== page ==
Tuesday, August 7, 2018

Are you in the right soil?

Do you have problems keeping plants alive? Does every plant or flower that you buy seem to die in just a short time once you get it home? Would you even be able to keep a cactus alive that needs very little care? If not there may be some things to look for that might could help.

1) Look for weeds. Often times if you don’t clean out the weeds often enough then they may choke out your flowers. Weeds will out grow flowers quickly and steal vital food and nutrients in the process.

2) Too much sun? Sometimes the plants and flowers are getting too much or too little sunlight. Many plants can’t handle direct sunlight and some need a little sunlight. It’s often difficult to get the plants and flowers the right amount of sunlight but could be a main reason why they don’t live.

3) Watering often enough? Many times a main reason your plants and flowers die is because of lack of water. Watering the appropriate amount at the right times can make a huge difference in the life of your plants and flowers. Likewise, too much water can drown and kill them as well.

4) The right climate? Sometimes plants have a hard time growing in certain climates. It’s often through the result of study and research that you can make sure that your plants are in the right climate perfect for them to grow.

5) How’s the soil? The soil is one of the most important parts of a healthy growing plant or flower. If they are planted in the incorrect soil then they may not be able to get the proper nutrients necessary for them to grow. Sometimes you must repot or move the plants or flowers to new soil.

The reason your plants die could be all of these or none of them. There are a variety of things that can affect the life of a plant or flower including themselves. Maybe the plant or flower has a disease or bacteria in it that kills it and possibly kills the plants around it. This one is sometimes one of the hardest to recognize and yet keeps killing your plants and flowers right under your nose.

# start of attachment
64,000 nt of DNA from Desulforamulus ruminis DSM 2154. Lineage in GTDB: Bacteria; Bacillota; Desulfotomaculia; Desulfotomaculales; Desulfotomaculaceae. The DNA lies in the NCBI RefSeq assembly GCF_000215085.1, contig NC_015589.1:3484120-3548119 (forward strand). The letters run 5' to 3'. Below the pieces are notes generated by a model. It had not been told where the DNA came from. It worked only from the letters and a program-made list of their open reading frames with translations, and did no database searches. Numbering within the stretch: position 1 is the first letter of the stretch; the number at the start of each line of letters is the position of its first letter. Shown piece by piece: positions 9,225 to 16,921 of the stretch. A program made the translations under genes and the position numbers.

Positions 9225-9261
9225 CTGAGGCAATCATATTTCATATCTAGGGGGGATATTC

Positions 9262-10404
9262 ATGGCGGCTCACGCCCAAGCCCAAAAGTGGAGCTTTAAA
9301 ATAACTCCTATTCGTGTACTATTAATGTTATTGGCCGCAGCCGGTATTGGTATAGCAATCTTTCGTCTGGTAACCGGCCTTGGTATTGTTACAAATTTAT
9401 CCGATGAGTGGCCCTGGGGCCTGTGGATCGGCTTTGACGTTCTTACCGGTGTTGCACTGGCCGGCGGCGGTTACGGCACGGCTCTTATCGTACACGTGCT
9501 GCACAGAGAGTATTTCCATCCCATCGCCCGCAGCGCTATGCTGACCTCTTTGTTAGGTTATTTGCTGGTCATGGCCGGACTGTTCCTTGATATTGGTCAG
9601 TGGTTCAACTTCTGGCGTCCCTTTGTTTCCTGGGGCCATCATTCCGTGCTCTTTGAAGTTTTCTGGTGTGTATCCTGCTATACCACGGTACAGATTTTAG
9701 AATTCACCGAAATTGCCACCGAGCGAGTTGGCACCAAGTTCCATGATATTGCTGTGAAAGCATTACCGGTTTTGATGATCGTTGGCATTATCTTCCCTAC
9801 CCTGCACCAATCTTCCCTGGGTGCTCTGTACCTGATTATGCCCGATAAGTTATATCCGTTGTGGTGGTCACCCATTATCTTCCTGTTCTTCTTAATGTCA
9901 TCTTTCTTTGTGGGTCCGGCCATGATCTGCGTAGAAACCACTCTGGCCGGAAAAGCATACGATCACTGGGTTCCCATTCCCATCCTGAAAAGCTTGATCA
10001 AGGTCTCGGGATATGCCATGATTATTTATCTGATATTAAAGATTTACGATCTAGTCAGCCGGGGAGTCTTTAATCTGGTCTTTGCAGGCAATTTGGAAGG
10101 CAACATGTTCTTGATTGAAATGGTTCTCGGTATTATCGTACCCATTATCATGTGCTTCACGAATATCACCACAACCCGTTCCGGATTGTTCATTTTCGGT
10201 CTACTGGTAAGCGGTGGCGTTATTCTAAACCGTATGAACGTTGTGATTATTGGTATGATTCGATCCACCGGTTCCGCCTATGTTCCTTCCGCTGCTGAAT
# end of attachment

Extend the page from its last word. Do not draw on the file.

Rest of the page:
Why am I giving you a class on plants and flowers?

I want to apply it to your professional life!

There are often times that we grow unhappy with our jobs. It could be something that develops over time or could happen very quickly in a small amount of time. Sometimes we grow unhappy or discontent and have no idea why.

I do have 3 reasons that you may grow unhappy with your job. These may not apply to everyone but often time it’s one of these 3.

1) The culture isn’t good. The lack of a good workplace culture is a leading reason why someone might grow unhappy and want to leave a job. Maybe they don’t treat people well or don’t address concerns promptly. Maybe they don’t desire to help those in the community or they don’t have an open door or at least not an effective one. These are just examples that could describe a job with a poor work culture and aren’t all inclusive.

2) The managers are bad! The #1 reason people grow unhappy and leave jobs are because of bad managers. Most of the time these bad managers aren’t leaders. They don’t know how to deal with people and aren’t good at helping employees grow. Maybe they are only interested in their own needs and desires and seem to overlook the ones they supervise.

3) It’s you! Sometimes the reason we grow unhappy with a job is it’s us. Maybe we stop working as hard or consistently and that has caused our incomes to decline. Maybe we don’t like the people we work with or work for. Maybe we have become less than positive and it has affected our mindset so much that we become discontent and unhappy.

Any of these reasons could be the cause to our unhappiness or maybe a combination of the 3 but either way you may need a change. If you’ve grown so unhappy that your work performance has diminished then you may need to change soils. Much like you might have to repot that plant into new soil to try and help it live you may need the same thing and replant yourself in different soil. It could even be a different position if you can’t seem to get out of the funk. I’m not saying the grass is always greener on the other side of the fence but sometimes it is necessary to try new soil to see if it can get you to growing again.

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